Namaste (our dog) and Chiripa (our kitten) accompanied Frances and me to the mailbox this afternoon then raced each other up the quarter-mile drive in fits and starts. All of us thoroughly enjoyed the warmth and light. Yes, temperatures will continue to dip and snow will fall, but the brighter, longer light breathes additional energy into each day and whispers tender promises through the darkness of each night.
My drive to Cornucopia for our morning t'ai chi chih class was washed with light. Today we took time to review and discuss Vanjie Bratt's (a certified TCC teacher from Minnesota) TCC stick figures and then practiced shifting our weight and leading with t'an t'ien. Because we are a diverse group of long-time practitioners, t'ai chi ch'uan players, and newcomers, we engaged in spirited discussion and debate about how we perform various movements which is ... wonderful.
It's fun to watch students as they feel the movements in their bodies, make slight adjustments, and then pay close attention to how each variation feels. That's part of the never-ending journey of t'ai chi chih: testing, trying, changing, feeling, changing again, feeling more.... As practicing t'ai chi chih players we're continually aiming for greater comfort, deeper relaxation, softer softness, and continuous flow.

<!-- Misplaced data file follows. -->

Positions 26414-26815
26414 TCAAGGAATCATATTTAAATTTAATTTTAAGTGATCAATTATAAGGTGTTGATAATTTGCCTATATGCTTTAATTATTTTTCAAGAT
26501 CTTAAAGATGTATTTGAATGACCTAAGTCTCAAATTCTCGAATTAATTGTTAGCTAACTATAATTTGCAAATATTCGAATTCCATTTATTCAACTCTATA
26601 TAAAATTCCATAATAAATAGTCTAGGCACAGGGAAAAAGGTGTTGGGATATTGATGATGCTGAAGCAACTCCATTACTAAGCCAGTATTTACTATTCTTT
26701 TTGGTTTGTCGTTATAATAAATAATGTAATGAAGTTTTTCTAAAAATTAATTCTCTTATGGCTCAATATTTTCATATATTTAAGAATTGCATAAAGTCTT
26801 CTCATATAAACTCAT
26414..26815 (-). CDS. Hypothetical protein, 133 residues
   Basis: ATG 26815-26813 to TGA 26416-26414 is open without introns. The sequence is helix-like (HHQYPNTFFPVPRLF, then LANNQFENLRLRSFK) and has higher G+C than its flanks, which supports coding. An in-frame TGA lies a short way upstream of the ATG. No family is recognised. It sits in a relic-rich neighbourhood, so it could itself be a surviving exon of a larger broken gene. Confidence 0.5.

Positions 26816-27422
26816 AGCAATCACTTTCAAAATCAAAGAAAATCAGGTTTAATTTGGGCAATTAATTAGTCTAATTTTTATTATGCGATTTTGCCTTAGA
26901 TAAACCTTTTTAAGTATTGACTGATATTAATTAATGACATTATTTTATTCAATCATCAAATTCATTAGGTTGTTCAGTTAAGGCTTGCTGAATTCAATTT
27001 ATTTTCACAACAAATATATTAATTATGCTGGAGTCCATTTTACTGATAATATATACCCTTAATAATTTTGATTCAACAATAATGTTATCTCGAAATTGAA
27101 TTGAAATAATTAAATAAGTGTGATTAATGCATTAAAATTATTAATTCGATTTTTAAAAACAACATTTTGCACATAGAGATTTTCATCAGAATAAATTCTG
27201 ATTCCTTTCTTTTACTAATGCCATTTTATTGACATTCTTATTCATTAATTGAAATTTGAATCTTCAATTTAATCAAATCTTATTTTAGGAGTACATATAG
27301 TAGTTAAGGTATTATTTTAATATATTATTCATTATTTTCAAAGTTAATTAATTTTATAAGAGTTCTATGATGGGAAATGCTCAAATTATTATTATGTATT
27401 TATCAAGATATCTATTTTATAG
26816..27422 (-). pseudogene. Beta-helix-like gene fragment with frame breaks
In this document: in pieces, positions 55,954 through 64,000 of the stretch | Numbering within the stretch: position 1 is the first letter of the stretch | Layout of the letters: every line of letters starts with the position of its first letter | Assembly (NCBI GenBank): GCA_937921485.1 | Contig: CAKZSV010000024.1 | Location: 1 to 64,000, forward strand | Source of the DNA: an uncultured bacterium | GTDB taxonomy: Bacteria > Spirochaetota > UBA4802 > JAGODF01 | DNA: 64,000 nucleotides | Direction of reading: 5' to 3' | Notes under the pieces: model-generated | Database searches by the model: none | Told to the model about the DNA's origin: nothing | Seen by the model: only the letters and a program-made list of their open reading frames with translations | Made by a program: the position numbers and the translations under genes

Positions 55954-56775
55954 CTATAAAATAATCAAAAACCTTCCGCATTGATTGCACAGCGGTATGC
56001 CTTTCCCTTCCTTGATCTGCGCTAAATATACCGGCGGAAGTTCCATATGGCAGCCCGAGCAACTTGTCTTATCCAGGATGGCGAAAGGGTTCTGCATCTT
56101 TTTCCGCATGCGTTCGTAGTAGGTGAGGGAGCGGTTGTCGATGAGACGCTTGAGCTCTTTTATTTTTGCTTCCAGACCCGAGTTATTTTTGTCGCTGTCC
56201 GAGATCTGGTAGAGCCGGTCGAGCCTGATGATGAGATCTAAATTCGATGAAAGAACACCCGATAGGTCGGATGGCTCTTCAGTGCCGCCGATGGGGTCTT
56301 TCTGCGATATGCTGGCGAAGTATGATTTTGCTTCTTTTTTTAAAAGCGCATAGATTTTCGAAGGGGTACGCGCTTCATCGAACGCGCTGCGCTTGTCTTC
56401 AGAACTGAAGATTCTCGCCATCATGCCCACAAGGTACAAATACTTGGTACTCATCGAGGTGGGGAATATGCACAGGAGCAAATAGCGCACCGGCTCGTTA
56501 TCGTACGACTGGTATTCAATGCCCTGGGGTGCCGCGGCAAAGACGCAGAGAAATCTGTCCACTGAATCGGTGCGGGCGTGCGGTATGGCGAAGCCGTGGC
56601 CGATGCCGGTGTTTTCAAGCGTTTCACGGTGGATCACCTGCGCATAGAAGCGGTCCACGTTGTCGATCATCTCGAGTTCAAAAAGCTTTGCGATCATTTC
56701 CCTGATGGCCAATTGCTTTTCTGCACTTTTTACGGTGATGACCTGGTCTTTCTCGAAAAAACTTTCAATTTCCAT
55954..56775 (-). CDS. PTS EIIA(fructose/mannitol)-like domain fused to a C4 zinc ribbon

Several days ago, after reading an article in an old issue of The Vital Force, I tried moving differently, allowing my hips to relax and open more completely. Now, of course, I can't remember the article I read or the movement I tried. But I do remember that my body felt better and now I have a feeling sense of what I want to aim for when I move my body from side-to-side. That feeling sense is all I need to inspire me toward a greater depth in my TCC practice.
As Sandy McAlister (one of our teacher-trainers) writes in The Vital Force (May 2008):
... When we nurture and work at our practice by becoming softer, flowing effortlessly, grounding, and generally applying the principles mindfully (with feeling-awareness [my emphasis] rather than with a calculating mind), we are strengthening our relationship with our TCC practice.